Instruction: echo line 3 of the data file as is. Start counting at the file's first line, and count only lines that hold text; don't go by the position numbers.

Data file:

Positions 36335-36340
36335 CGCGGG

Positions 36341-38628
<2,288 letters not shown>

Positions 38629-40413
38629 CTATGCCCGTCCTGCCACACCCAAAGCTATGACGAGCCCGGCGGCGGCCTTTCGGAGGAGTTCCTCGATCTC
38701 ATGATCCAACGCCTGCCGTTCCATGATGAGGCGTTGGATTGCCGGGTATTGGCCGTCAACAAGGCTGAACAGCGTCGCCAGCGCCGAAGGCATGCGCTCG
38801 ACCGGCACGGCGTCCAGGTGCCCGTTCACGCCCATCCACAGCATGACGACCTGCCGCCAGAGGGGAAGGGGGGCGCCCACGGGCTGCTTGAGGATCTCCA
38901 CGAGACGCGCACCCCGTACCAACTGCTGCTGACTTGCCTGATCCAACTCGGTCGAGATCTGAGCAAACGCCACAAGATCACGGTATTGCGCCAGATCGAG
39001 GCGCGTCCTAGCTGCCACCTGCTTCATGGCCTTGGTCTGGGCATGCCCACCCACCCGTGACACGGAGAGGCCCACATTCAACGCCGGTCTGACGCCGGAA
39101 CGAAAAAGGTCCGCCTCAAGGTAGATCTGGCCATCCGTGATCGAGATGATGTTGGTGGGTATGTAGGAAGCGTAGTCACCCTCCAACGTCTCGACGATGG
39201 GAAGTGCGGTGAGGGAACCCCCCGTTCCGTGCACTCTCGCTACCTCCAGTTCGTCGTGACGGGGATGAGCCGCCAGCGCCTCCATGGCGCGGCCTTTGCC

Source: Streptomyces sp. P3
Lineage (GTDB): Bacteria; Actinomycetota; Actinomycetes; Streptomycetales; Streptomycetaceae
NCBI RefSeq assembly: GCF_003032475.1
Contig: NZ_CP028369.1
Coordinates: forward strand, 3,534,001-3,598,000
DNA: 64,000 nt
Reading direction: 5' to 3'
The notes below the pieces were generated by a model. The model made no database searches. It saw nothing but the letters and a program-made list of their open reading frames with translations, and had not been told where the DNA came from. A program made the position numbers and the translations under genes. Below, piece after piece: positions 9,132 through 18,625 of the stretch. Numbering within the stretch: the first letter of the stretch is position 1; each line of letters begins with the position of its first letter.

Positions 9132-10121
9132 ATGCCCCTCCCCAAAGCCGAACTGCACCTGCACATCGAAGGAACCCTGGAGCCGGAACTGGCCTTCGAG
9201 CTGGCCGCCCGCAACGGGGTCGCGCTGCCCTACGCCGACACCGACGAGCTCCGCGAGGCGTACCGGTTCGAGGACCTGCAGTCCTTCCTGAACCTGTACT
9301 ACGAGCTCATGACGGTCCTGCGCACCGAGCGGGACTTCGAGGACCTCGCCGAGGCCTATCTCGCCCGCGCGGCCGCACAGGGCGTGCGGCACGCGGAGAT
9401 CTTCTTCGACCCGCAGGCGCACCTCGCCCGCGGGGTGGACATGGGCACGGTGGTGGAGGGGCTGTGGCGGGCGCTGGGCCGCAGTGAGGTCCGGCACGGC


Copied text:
Positions 36341-38628